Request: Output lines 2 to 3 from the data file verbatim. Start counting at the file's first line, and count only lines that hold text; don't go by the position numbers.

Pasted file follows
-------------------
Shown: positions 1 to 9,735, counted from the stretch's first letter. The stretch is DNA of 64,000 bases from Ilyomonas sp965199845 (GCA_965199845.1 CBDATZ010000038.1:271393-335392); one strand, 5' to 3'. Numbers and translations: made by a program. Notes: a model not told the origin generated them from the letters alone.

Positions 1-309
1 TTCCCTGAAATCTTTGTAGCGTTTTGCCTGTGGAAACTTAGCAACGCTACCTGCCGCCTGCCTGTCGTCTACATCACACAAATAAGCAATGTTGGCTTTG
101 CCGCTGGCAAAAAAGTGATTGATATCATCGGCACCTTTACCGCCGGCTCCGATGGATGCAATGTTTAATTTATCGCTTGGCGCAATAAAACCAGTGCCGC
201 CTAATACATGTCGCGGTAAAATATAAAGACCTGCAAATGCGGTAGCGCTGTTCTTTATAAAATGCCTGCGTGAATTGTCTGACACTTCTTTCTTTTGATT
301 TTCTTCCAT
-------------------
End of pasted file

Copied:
Positions 1-309
1 TTCCCTGAAATCTTTGTAGCGTTTTGCCTGTGGAAACTTAGCAACGCTACCTGCCGCCTGCCTGTCGTCTACATCACACAAATAAGCAATGTTGGCTTTG